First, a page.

9/26/2006

The Chatterley Ban



Well, would you look at that: it's Banned Books Week again. To celebrate, rather than chime in with another essay on why it's silly to ban/censor books, when it's already been done so competently elsewhere, I thought I'd open a brief discussion with these words from Philip Larkin.

Annus Mirabilis

Sexual intercourse began
In nineteen sixty-three
(Which was rather late for me)-
Between the end of the Chatterley ban
And the Beatles' first LP.

Up till then there'd only been
A sort of bargaining,
A wrangle For a ring,
A shame that started at sixteen
And spread to everything.

Then all at once the quarrel sank:
Everyone felt the same,
And every life became
A brilliant breaking of the bank,
A quite unlosable game.

So life was never better than
In nineteen sixty-three
(Though just too late for me)-
Between the end of the Chatterley ban
And the Beatles' first LP.


The Chatterley ban, as you may or may not be aware, refers to the novel by DH Lawrence, Lady Chatterley's Lover, privately printed in Italy in 1928 but banned in the UK until 1960 because of its supposedly "obscene" content. On that count, I can attest that it does in fact contain certain four-letter words the use of which, the first time I read the novel, even as a relatively urbane, experienced early-twentysomething, made my jaw drop (although not nearly as wide as it did when I read Henry Miller's Tropics). The ban was lifted following a 1959 act which stipulated that a book could not be judged obscene if it could be proved to be of "literary merit." EM Forster and Raymond Williams testified in court to assure the judge that yes, in fact, Lawrence's text was possessed of at least this virtue. (One can only imagine, deliciously, what Woolf would have said on the witness stand.)

Interestingly, the novel contains an admission of its own potentially corruptive or even destructive power:

"Therefore, the novel, properly handled, can reveal the most secret places of life: for it is in the passional secret places of life, above all, that the tide of sensitive awareness needs to ebb and flow, cleansing and freshening.

But the novel, like gossip, can also excite spurious sympathies and recoils, mechanical and deadening to the psyche. The novel can glorify the most corrupt feelings, so long as they are conventionally `pure'. Then the novel, like gossip, becomes at last vicious, and, like gossip, all the more vicious because it is always ostensibly on the side of the angels."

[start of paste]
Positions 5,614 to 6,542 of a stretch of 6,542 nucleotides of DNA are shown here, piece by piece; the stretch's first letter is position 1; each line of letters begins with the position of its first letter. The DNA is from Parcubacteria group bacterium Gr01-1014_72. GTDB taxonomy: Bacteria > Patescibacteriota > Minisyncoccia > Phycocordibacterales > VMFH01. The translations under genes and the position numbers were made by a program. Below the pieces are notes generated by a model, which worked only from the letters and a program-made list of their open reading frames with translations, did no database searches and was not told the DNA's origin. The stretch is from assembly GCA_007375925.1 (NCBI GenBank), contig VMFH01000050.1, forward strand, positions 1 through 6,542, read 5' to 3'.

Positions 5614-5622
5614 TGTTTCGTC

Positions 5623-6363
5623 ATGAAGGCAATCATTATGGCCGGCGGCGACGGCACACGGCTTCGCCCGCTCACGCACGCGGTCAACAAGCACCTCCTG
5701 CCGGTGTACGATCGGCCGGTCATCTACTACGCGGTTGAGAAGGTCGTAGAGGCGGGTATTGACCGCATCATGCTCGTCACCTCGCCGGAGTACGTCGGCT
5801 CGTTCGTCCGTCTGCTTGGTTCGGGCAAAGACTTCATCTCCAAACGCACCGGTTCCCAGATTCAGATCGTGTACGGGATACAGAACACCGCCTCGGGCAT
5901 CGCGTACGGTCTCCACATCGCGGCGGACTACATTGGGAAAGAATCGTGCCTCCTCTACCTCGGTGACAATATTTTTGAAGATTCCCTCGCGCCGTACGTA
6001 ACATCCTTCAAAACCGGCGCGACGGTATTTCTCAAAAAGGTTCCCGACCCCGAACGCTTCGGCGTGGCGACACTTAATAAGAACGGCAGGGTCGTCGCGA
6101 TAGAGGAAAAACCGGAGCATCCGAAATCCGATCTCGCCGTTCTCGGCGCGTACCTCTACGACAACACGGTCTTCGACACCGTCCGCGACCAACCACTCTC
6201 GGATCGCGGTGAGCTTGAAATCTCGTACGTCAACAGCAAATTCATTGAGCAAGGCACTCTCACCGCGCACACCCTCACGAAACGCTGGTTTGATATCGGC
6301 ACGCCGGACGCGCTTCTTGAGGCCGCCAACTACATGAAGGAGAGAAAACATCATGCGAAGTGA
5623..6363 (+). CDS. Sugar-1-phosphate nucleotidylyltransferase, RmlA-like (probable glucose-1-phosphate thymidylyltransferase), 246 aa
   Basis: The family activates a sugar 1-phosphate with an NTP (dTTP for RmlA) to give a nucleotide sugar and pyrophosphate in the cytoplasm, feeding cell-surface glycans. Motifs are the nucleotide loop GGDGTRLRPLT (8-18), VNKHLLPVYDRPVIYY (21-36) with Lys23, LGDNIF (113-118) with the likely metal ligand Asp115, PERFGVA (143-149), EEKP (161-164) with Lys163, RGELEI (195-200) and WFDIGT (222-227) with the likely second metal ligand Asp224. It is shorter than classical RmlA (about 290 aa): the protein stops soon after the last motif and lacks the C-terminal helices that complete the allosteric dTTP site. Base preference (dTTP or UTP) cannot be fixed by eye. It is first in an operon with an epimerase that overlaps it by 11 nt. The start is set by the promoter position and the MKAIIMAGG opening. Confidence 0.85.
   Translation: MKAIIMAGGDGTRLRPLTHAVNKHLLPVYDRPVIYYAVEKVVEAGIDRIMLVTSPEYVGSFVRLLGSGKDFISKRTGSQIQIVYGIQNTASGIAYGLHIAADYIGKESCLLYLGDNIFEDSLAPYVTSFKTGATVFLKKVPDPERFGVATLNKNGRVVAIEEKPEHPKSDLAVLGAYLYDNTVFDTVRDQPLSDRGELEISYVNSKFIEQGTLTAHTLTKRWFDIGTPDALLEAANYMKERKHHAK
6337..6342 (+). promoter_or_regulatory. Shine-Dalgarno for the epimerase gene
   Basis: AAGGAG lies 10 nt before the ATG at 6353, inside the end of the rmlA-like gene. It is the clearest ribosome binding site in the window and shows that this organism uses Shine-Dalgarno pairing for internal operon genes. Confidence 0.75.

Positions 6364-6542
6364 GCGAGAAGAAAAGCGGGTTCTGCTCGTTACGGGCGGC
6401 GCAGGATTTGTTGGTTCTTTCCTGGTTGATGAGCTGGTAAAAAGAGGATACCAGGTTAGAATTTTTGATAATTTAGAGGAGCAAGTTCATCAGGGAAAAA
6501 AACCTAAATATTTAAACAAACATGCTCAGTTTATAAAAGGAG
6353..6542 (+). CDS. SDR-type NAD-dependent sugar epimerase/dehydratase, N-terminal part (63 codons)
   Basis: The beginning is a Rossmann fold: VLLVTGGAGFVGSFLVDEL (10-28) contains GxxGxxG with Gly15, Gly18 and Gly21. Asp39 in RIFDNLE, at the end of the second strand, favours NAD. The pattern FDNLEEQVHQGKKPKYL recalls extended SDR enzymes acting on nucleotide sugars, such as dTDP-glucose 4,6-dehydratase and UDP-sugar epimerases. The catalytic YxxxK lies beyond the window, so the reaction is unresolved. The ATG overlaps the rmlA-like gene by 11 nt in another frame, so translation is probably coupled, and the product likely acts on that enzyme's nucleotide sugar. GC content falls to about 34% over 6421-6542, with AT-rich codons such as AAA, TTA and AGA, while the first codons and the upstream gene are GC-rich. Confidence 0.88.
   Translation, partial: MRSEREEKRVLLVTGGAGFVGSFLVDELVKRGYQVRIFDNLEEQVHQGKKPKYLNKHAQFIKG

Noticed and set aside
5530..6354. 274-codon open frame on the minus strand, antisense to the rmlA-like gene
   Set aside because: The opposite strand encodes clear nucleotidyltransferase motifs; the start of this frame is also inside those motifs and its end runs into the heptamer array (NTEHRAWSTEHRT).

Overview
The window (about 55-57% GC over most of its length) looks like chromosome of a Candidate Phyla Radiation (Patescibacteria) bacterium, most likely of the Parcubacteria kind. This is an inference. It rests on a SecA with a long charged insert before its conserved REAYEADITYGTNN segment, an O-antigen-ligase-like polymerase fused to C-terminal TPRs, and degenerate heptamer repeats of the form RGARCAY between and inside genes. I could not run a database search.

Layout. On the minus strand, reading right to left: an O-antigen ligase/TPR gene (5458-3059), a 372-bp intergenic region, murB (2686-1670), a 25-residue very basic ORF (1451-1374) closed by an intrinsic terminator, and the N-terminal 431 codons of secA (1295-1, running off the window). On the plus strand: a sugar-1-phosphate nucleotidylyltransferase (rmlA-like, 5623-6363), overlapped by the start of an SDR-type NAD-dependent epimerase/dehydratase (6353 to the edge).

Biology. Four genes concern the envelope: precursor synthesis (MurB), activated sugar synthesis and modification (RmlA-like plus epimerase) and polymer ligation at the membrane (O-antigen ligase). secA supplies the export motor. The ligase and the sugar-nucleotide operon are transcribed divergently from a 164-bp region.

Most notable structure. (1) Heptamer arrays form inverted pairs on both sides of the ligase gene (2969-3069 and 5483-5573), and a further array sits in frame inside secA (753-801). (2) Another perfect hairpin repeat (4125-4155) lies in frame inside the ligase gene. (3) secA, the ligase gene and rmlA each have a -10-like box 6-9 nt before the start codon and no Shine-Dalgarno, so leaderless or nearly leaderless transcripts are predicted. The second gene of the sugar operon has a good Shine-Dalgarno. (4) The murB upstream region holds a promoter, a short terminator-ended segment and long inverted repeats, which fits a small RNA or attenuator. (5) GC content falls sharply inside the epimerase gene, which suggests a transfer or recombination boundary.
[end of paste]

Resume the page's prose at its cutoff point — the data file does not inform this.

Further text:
As this passage attests, not only is Lawrence aware of the affect the book would have on the public, he encapsulates this general pudeur within Connie's shock at the depth of her own sexuality. Take this excerpt from the infamous Chapter 15 (right before Mellors takes her, "short and sharp and finished, like an animal"):

"He laughed wryly, and threw off his clothes. It was too much. He jumped out, naked and white, with a little shiver, into the hard slanting rain. Flossie sprang before him with a frantic little bark. Connie, her hair all wet and sticking to her head, turned her hot face and saw him. Her blue eyes blazed with excitement as she turned and ran fast, with a strange charging movement, out of the clearing and down the path, the wet boughs whipping her."

Although the passage is not entirely focalized through Connie, the second phrase certainly is, suggesting that we are experiencing the scene if not through her, then with her, and her surprise is our surprise. Although this is not the first time they make love in the novel, this scene is as evocative as any other of the daringness of Connie's act. We are crucially aware of how far outside--literally--she is of the social conventions which apply to her.

Conventions whose boundaries, I might add, gossip functions to establish and police. And, Lawrence suggests, novels have the same function as gossip. What is pure in concept may, it seems, be vicious in its almost fascist insistance on what is pure and what is impure. Lawrence, on the other hand, narrates what we have been conditioned to regard as "impure," and invites us to see the purity of experience in it.

You can find the naughty bits in Lady Chatterley's Lover yourself; the text is here.

3 comments:

Neil said...

It is ironic that with the opening of such freedom to explore sexuality in literature, the shock has worn off and sex scenes almost read as obligatory nowadays. I wonder if that is why so many women have returned to reading Harlequin-type novels and romanticized chick-lit books.

Anonymous said...

And something about the passage made me think of that moment in Women in Love with Gundrun and the bulls. Maybe it's her strange "charging" movement, the wet boughs and blaze. I had sworn off Lawrence along with a pastoral boyfriend but I might take it up again.
Liza

maitresse said...

Obligatory, maybe, but still ghettoized, as "banned books," (or "challenged books," as I think the Family Values brigade is calling them), or as erotic literature, or as romance novels.

My favorite example of this is "Sex and the City." For a show about sex, it was awfully-- well-- hygenic, don't you think? Even though we saw lots of shots of Samantha doing the nasty, it was always comic, never really sexual. Even personally, I feel uncomfortable writing sex scenes, if the novel calls for it, not only for fear of my family reading it, but because I feel like I'm writing half-rate, Harlequin romance prose!

Lawrence, in my opinion, captured the texture of sexuality in precisely the right register.

Liza, I'm definitely not a universal proponent of Lawrence, but I wouldn't write him off completely.